Well, it is that time of year again. Pruning the perennials before the snow flies. Not everyone enjoys this part of owning a yard, but they sure love the effects.
What are the effects? Proper use of the plants resources, meaning not trying to revive the dead branches, bearing less fruit, and remaining small in the process. Trimming the hedges means more and better growth. Letting them overgrow means dead branches, stunted growth, and eventually, death of the plant.
This summer was great for revealing some of the things we need to prune in our lives, as leaders, and as everyday people. I took part in 2 different conferences, each with a very different feel from years prior. Covid-19 has done that to a lot of things. Both were entirely via video and chat, both had to address the current climate of the church and communities, and both addressed similar undesirable offshoots of all that 2020 has represented. Political, environmental, health, social…everything seems to be fair game today.
Fear. Challenge to creativity. Polarization.
Fear can be said to cause many things. The unknown and shaking our foundations seem to be the root of fear. It chokes out health. It causes us to remain hidden and ‘safe’. But the safety is rarely safe, it is just biding for time. So it requires pruning for us to grow. How do you embrace fear and walk through it?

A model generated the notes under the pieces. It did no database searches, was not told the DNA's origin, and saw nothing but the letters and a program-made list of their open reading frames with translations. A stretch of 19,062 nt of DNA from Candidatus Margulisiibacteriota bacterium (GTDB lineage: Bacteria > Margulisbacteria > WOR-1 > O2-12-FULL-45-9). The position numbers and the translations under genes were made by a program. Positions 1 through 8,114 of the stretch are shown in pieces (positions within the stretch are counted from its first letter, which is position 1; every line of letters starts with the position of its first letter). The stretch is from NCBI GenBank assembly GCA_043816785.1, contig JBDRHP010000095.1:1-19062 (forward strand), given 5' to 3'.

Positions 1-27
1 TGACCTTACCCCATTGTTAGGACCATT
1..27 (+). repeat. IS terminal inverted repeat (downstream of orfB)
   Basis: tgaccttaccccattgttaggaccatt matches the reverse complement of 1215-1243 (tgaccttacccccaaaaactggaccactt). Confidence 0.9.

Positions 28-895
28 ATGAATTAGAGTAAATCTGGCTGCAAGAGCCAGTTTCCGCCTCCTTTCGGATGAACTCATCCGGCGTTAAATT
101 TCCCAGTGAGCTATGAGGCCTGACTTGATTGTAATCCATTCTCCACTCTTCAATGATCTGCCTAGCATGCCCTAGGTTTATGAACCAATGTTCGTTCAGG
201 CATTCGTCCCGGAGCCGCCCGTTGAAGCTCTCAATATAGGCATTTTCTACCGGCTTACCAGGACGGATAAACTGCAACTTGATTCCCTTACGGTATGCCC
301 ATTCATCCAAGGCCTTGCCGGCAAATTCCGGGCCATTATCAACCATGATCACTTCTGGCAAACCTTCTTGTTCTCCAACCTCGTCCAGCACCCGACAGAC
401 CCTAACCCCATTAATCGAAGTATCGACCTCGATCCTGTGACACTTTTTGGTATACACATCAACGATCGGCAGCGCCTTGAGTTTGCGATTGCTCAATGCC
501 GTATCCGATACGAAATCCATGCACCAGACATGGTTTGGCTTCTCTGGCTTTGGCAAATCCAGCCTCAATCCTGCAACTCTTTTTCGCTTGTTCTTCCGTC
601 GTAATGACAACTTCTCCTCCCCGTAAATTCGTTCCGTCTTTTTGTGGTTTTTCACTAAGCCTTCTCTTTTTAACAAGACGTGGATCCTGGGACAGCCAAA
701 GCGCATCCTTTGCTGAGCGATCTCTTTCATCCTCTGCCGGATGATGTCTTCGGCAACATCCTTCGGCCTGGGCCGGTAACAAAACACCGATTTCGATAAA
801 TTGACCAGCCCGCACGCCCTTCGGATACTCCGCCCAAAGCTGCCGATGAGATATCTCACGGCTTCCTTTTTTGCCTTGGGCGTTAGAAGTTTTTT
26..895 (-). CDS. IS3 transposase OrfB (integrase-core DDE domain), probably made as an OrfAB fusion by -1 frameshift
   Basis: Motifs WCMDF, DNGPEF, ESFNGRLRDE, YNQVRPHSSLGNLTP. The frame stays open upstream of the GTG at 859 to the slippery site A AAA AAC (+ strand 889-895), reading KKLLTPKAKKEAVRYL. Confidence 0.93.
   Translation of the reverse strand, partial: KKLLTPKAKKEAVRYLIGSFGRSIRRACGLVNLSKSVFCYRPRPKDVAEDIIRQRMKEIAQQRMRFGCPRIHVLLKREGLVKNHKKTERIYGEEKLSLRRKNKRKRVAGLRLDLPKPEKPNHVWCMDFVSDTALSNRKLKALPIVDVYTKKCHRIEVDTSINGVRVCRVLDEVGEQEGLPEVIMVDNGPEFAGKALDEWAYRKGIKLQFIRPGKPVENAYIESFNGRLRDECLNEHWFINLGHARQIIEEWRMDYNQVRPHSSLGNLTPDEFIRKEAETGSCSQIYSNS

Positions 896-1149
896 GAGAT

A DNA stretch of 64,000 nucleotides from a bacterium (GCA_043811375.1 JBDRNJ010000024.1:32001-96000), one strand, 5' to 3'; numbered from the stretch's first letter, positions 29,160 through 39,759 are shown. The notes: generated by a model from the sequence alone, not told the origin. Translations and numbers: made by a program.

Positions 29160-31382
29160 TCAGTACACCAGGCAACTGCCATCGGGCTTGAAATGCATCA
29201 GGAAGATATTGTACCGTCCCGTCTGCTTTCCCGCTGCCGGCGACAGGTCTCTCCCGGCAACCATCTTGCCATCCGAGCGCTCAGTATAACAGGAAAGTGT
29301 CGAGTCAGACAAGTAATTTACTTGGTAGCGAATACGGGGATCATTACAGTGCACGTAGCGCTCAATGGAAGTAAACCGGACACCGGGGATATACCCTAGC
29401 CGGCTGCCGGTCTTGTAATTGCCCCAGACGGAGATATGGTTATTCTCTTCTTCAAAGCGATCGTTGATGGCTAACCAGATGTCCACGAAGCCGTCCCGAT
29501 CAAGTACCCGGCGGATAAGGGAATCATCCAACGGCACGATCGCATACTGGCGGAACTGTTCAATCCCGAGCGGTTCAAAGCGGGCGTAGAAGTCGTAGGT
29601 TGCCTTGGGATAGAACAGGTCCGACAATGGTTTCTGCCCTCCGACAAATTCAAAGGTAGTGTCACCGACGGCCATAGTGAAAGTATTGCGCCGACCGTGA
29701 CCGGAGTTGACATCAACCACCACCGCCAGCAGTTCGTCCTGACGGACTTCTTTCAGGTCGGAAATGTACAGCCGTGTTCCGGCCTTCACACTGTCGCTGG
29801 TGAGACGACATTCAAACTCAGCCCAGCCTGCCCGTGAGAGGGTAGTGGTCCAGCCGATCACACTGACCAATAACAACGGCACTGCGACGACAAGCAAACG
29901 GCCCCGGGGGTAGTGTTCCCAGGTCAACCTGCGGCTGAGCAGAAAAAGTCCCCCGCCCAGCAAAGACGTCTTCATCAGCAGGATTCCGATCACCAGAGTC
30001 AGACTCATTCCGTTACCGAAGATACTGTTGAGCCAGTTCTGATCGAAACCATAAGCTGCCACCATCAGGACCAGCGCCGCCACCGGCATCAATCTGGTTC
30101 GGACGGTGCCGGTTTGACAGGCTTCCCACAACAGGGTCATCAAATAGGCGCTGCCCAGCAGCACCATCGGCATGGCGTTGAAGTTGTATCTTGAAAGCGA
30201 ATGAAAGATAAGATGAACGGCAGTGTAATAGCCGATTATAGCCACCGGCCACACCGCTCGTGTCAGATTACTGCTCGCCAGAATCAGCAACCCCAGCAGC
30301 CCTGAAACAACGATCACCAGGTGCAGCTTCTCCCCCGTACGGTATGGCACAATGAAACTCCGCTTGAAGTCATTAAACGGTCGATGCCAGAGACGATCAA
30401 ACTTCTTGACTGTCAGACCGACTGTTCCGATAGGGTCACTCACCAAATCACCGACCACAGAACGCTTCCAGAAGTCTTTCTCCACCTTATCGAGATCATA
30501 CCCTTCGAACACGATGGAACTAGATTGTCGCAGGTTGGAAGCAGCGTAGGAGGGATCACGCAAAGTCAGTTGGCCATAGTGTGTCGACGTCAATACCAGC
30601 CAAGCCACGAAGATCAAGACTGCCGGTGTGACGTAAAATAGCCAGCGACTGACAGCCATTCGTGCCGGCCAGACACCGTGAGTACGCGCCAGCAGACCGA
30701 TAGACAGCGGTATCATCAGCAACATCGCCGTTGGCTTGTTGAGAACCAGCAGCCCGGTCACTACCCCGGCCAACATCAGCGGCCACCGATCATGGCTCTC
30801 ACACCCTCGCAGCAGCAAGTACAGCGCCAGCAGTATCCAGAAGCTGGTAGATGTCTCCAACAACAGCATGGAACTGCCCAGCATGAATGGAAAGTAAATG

Creativity is often lost during trying times. You look at many great crises of the past, even your own personal story, and you find when people stop in their tracks due to the crisis, or on the other side of it, they seek sameness. And not just a little sameness, but sameness to the extent of demonizing difference. We stop trying new things because that is all fearful. But creativity is what gets us through situations that require new thinking. It often is the pruning process itself, learning what needs to go and what needs to grow. How do you restore and encourage creativity in the midst of tough situations?
Polarization has become big problem. But it is not a new problem. We have struggled with it since the Garden of Eden. Anywhere that one could be ostracized from the other in order to remain ‘right’ or unblemished by wrong thinking, we create polarization. Polarity of thought can be accommodated by understanding and level ground communication, but 2020 has brought us to a new level of anger. We can find a place where those we disagree with or do not like become enemies, or we can allow difference to trim off the dead branches in our life. How will you make space for difference in your life?
Change is inevitable in life. We choose how we will encounter changes and become better for it.
Let me know if you need help walking through change this Fall: